An Aspirin a Day (Before an NSAID) Keeps the Doctor Away

Abstract & Commentary

Synopsis: This study suggests that the beneficial effects of aspirin in preventing coronary disease and stroke may be offset by taking ibuprofen before aspirin.

Source: Catella-Lawson F, et al. N Engl J Med. 2001;345:1809-1817.

Study subjects were nonsmokers without cerebrovascular disease who were randomized to 1 of 4 groups as detailed in Table 1 below. Subjects were blindly given 1 of the 2 medications, and the second medication 2 hours later. A baseline thromboxane B2 level was obtained prior to the administration of the medications, and sequentially at 2, 6, 12, and 24 hours thereafter.

After 6 days of therapy, study subjects underwent a 2-week washout period during which they received no medications. They then received the same medications but in reverse order of administration from the first protocol. Thromboxane B2 levels were again obtained prior to the administration of the medications, and sequentially at 2, 6, 12, and 24 hours thereafter. One subgroup was randomized to receive enteric-coated aspirin before multiple doses of ibuprofen (3 times a day) or diclofenac (twice a day).

Table
Percent Inhibition of Thromboxane B2 Production

Percent inhibition of Thromboxane B2 production
6 hours after dosing

Percent inhibition of Thromboxane B2 production 24 hours after dosing


Aspirin before ibuprofen 99% 98%
Ibuprofen before aspirin 80% 53%
Aspirin before acetaminophen 99% 96%
Acetaminophen before aspirin 99% 96%
Aspirin before rofecoxib 99% 99%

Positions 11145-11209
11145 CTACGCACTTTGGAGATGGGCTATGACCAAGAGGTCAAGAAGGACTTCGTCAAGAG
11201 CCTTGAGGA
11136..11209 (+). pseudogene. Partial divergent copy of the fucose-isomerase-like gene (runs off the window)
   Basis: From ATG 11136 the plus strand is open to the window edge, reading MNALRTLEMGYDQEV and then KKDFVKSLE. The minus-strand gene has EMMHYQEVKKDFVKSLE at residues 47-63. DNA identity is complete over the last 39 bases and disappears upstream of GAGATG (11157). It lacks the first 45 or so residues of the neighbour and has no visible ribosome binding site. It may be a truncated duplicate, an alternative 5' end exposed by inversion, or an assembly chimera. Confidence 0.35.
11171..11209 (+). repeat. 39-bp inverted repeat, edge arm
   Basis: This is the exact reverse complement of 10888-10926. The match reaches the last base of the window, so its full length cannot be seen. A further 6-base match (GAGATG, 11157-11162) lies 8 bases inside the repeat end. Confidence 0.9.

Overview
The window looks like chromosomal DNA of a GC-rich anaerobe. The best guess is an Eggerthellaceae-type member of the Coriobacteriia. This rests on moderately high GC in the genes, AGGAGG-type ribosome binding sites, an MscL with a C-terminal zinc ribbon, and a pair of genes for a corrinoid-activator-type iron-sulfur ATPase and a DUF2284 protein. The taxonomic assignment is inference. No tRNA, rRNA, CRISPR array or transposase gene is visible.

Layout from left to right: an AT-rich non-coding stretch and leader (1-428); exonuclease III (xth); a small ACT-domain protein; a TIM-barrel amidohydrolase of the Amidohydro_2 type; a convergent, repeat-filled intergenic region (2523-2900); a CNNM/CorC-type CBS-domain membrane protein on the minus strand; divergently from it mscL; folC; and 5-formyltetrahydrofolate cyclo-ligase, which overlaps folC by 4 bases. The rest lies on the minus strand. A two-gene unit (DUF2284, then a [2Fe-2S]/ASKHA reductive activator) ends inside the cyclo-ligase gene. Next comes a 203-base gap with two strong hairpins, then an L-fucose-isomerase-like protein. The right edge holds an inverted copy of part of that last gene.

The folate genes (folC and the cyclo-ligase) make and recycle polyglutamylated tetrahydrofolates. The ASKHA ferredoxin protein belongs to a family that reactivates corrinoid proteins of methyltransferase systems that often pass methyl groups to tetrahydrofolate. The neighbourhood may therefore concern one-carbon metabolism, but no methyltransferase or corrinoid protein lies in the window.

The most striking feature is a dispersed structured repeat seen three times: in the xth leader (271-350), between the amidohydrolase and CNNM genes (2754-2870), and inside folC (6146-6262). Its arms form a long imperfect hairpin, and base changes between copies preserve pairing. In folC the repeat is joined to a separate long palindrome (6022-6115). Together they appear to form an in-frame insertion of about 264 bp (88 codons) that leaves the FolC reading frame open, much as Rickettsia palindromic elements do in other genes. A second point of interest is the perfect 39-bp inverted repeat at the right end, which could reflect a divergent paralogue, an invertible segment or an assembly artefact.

Rofecoxib before aspirin 99% 97%
Aspirin before ibuprofen (TID) 97% 67%
Aspirin before diclofenac 97% 92%

Comment by Jeff Wiese, MD

Aspirin reduces the risk of myocardial infarction and stroke by irreversibly inhibiting platelet cyclooxygenase.1 Thromboxane A2, the end product of this enzyme, is a potent platelet aggregator. Inhibition of production of thromboxane A2 reduces platelet aggregation, and thereby reduces the risk for coronary thrombosis. Thromboxane B2 is a stable byproduct of thromboxane A2, and is used to measure the activity of platelet cyclooxygenase, and, thus, overall platelet aggregation.

Unlike aspirin that irreversibly acetylates cyclooxygenase, nonsteroidal medications reversibly occupy the enzyme, decreasing platelet aggregation for up to 24 hours.2

This study suggests that the inhibitory effect of aspirin, as measured by a reduction of thomboxane B2, is reduced when ibuprofen is given prior to aspirin. There was no reduction in the thromboxane B2 level when aspirin was given before ibuprofen. This finding is consistent with Catella-Lawson and colleagues’ hypothesis that ibuprofen may reversibly occupy the cyclooxygenase enzyme when given prior to aspirin, thereby preventing aspirin from inhibiting the enzyme. Catella-Lawson et al also found that multiple doses of ibuprofen (TID dosing) inhibited aspirin’s effects even if aspirin preceeded these doses each day.

There was no effect of acetaminophen, rofecoxib (a COX-2 selective inhibitor), or diclofenac (an NSAID) on aspirin’s effectiveness, regardless of sequence of dosing.

Although there are no clinical end points to this study, this study suggests that the beneficial effects of aspirin in preventing coronary disease and stroke may be offset by taking ibuprofen before aspirin. Final conclusions will require clinical trials investigating the interaction of aspirin with other nonsteroidal medications. Until that time, physicians should advise patients who depend on aspirin for platelet inhibition (ie, those with coronary disease, prior stroke, and atrial fibrillation) to avoid taking ibuprofen prior to aspirin, and to exercise caution when taking multiple doses of ibuprofen. Acetaminophen, rofecoxib, or diclofenac may be safer alternatives for these patients.

References

1. Patrono C, et al. Chest. 2001;119:39S-63S.

2. Fornaro G, et al. Circulation. 1993;87:162-164.

Dr. Wiese, Chief of Medicine, Charity, and University Hospitals, Associate Chairman of Medicine, Tulane Health Sciences Center, is Associate Editor of Internal Medicine Alert.